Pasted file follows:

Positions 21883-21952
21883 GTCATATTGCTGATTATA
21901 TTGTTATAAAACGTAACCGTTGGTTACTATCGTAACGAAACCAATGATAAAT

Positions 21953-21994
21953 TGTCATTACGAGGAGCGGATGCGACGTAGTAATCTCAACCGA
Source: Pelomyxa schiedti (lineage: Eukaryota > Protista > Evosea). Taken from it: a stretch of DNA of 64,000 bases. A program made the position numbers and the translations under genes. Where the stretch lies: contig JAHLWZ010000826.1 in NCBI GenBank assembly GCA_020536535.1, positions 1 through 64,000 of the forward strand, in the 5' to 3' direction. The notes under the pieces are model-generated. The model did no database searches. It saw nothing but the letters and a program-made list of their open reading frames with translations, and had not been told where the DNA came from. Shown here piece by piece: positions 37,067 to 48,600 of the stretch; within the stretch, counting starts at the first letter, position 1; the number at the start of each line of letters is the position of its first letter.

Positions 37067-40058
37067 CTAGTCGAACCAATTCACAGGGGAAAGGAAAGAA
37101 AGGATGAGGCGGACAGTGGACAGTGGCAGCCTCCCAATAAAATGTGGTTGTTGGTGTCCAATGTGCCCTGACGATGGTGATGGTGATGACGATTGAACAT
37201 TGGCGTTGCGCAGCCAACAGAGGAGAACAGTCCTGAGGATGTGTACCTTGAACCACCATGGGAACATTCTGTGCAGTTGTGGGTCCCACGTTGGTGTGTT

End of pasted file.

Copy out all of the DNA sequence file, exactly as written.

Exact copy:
Positions 21883-21952
21883 GTCATATTGCTGATTATA
21901 TTGTTATAAAACGTAACCGTTGGTTACTATCGTAACGAAACCAATGATAAAT

Positions 21953-21994
21953 TGTCATTACGAGGAGCGGATGCGACGTAGTAATCTCAACCGA
Source: Pelomyxa schiedti (lineage: Eukaryota > Protista > Evosea). Taken from it: a stretch of DNA of 64,000 bases. A program made the position numbers and the translations under genes. Where the stretch lies: contig JAHLWZ010000826.1 in NCBI GenBank assembly GCA_020536535.1, positions 1 through 64,000 of the forward strand, in the 5' to 3' direction. The notes under the pieces are model-generated. The model did no database searches. It saw nothing but the letters and a program-made list of their open reading frames with translations, and had not been told where the DNA came from. Shown here piece by piece: positions 37,067 to 48,600 of the stretch; within the stretch, counting starts at the first letter, position 1; the number at the start of each line of letters is the position of its first letter.

Positions 37067-40058
37067 CTAGTCGAACCAATTCACAGGGGAAAGGAAAGAA
37101 AGGATGAGGCGGACAGTGGACAGTGGCAGCCTCCCAATAAAATGTGGTTGTTGGTGTCCAATGTGCCCTGACGATGGTGATGGTGATGACGATTGAACAT
37201 TGGCGTTGCGCAGCCAACAGAGGAGAACAGTCCTGAGGATGTGTACCTTGAACCACCATGGGAACATTCTGTGCAGTTGTGGGTCCCACGTTGGTGTGTT